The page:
Brother Roger and Reconciliation I am, as usual, behind with everything. Thus, I am a little late in posting this very moving article on Brother Roger, written by Monsignor Gérard Dancourt, Bishop of Dancourt, and originally published in La Croix on August 16 (it is reprinted on the Taizé website) . The Bishop asks about the late founder of Taizé, "Do we agree at least to let ourselves be questioned? Do we agree at least to wonder whether this 'exception' is not called one day to become less exceptional, and to open up the way for many others?" We are often averse to being questioned and hostile to anything that seems like an "exception" to what we imagine to be the completedness of our institutions and theological ideas. Please read the article: On 16 August 2005, when Brother Roger, at prayer with his brothers and with thousands of young adults, was struck by absurd violence, Taizé was struck at the heart of its vocation, in this church whose very name recalls that vocation: the Church of Reconciliation. In my youth,” writes Brother Roger, “I was astonished to see how Christians - who nevertheless live from a God of love – use so much energy to justify their separations. So I said to myself that it was essential to create a community where people search to understand one another and to be reconciled with one another always, and through this, to render visible a little parable of communion.” What followed is well known: attracted by the simplicity of the prayer and the life of the community, touched by the trust of the Brothers, tens of thousands of young adults come to Taizé every year, to ask their questions, to cry out their suffering, share their hopes, discover that Christ loves them, learn to live in the communion of the Church and to become makers of peace. Thus the community and the young people seek to manifest the reconciliation to which Christ calls us, between Christians and with all our fellow human beings. The Brothers are not unaware of the laborious theological dialogues nor of the meetings – official and often significant – between Church leaders, but they have first of all to propose the Good News to the young people and means for them to experience it. Brother Roger was filled with a desire for reconciliation that touched the depths of his soul and impelled him to create breaches. Setting out on a way that was both discreet and personal, he humbly shared this experience and this conviction. “I have found my identity as a Christian in reconciling within myself the faith of my origins with the mystery of the Catholic faith, without a breakdown of communion with anyone.” Certain theologians knitted their brows at this; others said that Brother Roger was no theologian. Some Church leaders demanded an ecclesial identity that was official and, according to them, more precise. Brother Roger loved all of the Body of Christ and he said so with all of his life. Without disowning his background, without confronting anyone, he wished to integrate and reconcile in himself all that the one Lord gives in Churches that are nevertheless still separated. Recognising the necessity of the ministry of universal communion of the Pope, he also adhered to the Eucharistic faith and practise of the Catholic Church and at the same time lived from the riches with which the Lord has gratified the Orthodox and Protestant Churches. Neither without tension nor without suffering, he lived the reconciliation of the Churches in all his being. Does it suffice for us to take note without judging and to say that what we have here is an exception, and to look for reasons to show that it can not be adapted? Do we agree at least to let ourselves be questioned? Do we agree at least to wonder whether this “exception” is not called one day to become less exceptional, and to open up the way for many others? Listening to Brother Roger, we can remind ourselves that our separations are in conflict with the will of Christ, that ecumenism is an exchange of gifts, that we need one another, that reconciliation is not just peaceful coexistence, but trust, mutual enrichment and collaboration. Then perhaps we will know how to help our Churches to be less caught up than they are at present in drawing back into their own identities. I am speaking personally, because the Brothers of Taizé have never wished to give lessons to anyone and still less to be “spiritual masters”, even of ecumenism. When John Paul II visited them in 1986, he said to them that the vocation of their community is “in a certain sense, provisional”. In his fine book on Taizé, Professor Olivier Clément spoke of a “state of continual foundation”. The brutal death of Brother Roger one year ago, at the heart of Taizé’s vocation, is part of this “dynamic of the provisional”. Through the voice of their new prior, the Brothers of Taizé are saying to us that they do not consider themselves to be the only actors of that dynamic. “We are poor men who need the communion of the Church in order to go forward in faith.” Brother Alois and his brothers continue to go forward on the way marked out by Brother Roger. They are already living something of the Church that is visibly one and they are leading young people to go to the sources of faith together.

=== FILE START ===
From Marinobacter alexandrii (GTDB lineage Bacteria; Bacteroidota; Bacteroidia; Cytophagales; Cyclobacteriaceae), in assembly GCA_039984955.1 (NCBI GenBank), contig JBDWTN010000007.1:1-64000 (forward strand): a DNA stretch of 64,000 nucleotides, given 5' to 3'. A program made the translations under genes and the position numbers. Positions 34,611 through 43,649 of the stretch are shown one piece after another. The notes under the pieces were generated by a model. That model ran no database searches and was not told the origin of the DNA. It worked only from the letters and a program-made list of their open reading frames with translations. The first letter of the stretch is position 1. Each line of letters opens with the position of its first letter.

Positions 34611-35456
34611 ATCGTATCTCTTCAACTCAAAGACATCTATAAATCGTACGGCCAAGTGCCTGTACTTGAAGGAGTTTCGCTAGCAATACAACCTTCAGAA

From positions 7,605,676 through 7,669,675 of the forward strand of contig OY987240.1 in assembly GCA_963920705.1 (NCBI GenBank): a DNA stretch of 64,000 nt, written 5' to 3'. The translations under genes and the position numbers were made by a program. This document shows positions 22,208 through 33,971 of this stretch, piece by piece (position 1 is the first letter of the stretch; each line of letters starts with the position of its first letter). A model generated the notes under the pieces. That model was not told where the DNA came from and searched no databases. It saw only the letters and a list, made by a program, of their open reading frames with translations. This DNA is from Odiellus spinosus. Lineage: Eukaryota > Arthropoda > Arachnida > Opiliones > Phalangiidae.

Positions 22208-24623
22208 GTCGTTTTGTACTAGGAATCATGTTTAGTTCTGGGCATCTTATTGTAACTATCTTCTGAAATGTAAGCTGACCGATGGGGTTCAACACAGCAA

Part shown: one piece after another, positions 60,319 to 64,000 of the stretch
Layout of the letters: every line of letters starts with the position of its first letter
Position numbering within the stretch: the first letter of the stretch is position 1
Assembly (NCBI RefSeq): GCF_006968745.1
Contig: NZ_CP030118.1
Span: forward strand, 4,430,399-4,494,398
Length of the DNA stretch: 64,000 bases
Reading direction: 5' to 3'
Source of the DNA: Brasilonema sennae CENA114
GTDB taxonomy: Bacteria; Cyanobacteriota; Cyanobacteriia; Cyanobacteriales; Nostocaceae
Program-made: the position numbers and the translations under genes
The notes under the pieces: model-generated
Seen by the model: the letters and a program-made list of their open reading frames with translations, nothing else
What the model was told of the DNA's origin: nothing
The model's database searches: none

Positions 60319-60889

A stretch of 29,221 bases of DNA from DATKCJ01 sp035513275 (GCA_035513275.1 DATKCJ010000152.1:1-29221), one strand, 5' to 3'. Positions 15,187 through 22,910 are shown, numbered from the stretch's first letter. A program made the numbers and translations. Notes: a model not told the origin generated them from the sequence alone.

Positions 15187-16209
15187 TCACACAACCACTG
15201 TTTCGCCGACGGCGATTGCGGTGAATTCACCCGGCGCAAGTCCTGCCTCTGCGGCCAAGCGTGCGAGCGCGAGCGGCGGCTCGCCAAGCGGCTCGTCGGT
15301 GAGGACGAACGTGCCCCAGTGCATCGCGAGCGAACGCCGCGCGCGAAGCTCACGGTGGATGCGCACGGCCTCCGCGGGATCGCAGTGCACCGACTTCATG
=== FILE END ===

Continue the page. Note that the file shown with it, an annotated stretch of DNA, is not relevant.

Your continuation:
Monday, August 28, 2006